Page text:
How can we begin to realize genuine growth in an enticingly clickable world?
- Gain wisdom from how other things in the natural world grow and change. Plants and trees, animals, and even human bodies grow slowly and almost imperceptibly, usually taking months or years to register substantial changes. That’s how the world is.
- Recognize that one attempt – one hour’s or one day’s or one week’s worth of change – is analogous to one click, and is not nearly enough. If you feel like you ‘tried’ some kind of change and it didn’t work, examine the actual investment you had in ‘trying’. Are you attempting to change like lickable wallpaper or to grow like a tree?
- If you have been trying to ‘click’ your life into gear, admit it. It’s OK. We’re all doing this kind of stupid thing because it almost seems natural in our environment. Just confess, admit that it doesn’t work and won’t ever work, and move on.
- Start with one thing that needs to be changed and focus on it. The media we are often viewing give us the illusion that hundreds of things can be done at once; movies and sitcoms compress time drastically, so that a story of a character who takes years to change is played out in an hour and a half in front of our eyes. You and I can probably only work on one significant change at a time.
- Bring in family, close friends or neighbors to help you in any way they can. You cannot do this alone. You are better off admitting that right from the start and enlisting help from those who love you. Having accountability – someone who will hold you accountable, or responsible, for your actions and lovingly check in with you on a regular basis to ask tough questions about the changes you are working on – is essential to your success in the endeavor.
- Mentally and emotionally embrace the idea that this change will take a long time to really sink in, and get comfortable with it. Don’t even plan to start on another change while you are at work on this one.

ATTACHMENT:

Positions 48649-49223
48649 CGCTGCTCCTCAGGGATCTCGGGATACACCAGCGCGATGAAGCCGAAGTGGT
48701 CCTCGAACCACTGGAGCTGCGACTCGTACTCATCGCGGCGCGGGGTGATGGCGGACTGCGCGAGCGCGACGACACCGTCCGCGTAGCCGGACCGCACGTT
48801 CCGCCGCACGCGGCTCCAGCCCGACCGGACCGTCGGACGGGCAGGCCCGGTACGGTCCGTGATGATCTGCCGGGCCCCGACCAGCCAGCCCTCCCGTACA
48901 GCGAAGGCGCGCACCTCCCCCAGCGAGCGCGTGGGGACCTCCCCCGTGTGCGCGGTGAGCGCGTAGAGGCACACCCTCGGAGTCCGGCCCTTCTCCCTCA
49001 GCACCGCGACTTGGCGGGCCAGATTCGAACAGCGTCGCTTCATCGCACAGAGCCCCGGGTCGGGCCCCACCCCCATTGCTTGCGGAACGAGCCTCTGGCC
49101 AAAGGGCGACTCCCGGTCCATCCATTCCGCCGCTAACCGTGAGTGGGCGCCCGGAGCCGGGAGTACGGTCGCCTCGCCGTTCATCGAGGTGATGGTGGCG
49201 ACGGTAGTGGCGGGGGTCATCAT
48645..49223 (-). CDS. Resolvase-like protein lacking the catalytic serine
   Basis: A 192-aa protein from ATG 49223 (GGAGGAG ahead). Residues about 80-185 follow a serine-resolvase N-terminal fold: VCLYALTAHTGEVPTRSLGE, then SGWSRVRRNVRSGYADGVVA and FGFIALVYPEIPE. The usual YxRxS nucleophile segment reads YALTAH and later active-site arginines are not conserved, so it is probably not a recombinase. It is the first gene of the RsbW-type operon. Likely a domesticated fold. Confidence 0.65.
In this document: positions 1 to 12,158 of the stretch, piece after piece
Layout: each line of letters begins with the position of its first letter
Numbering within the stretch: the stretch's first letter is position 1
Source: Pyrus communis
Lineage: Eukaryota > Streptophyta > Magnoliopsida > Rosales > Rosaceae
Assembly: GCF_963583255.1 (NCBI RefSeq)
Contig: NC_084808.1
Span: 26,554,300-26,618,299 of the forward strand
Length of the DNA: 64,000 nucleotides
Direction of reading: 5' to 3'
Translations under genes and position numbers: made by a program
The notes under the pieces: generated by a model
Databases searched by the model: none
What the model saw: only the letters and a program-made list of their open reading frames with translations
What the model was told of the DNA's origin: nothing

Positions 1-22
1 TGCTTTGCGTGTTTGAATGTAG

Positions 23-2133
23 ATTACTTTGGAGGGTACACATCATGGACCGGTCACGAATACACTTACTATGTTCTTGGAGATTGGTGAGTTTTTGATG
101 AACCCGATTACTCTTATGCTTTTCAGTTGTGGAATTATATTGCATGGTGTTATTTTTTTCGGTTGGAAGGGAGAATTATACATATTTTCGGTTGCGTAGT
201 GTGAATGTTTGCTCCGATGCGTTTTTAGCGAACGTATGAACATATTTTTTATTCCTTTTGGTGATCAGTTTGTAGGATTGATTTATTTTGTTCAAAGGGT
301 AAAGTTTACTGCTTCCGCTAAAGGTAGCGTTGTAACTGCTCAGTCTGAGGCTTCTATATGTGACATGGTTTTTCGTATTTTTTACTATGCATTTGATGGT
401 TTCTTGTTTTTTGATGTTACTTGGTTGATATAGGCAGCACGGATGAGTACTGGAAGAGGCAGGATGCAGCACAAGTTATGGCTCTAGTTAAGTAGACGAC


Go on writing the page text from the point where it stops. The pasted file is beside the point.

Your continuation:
Some changes are far more difficult than others, of course – I’m not trying to paper over that distinction – and you may need more help than you can seem to muster. Kicking long-term addictions, for example, for many of us requires a support community over the long term, and not just a friend or a few weeks’ effort. But ‘clicking’, metaphorically, will be no help at all.
I am a Christian, and I approach the world from that standpoint. With that in mind, I would say in closing that if you are facing a serious problem that requires drastic changes of habit in your life, I do not think (based on experience) that you are likely to succeed, long-term, without the power of the Holy Spirit acting in and upon you as you trust in Jesus Christ and His power and authority over all. If it’s true that the world around us was made by a personal God, and that He designed us as well – mind, heart and will – then He ought to know best both how we can change and what sort of change we really need. A gospel-driven (not money- or acceptance-driven) church also provides one of the best possible communities in which you can be honest, find accountability, and receive help from real people over the long haul. (If you need help finding a church like that to visit, comment and I’ll try to point you in the right direction.)
That’s incredibly important because, in all likelihood, the changes you would like to see in your embodied life will require the ‘long haul’, and will refuse to be ‘clicked’ into place. Don’t waste time trying. Commit to practice a single change over the long term from day to day, plant-like, with the help of a close community, until (after three weeks or three years) it becomes so habitual that you rarely have to think about it. Then move on to the next one.
You will be more human, and you will be more happy.
How have you faced the need for habit change? Have you succeeded? How? Let us know in the comments so that we can benefit from your experience.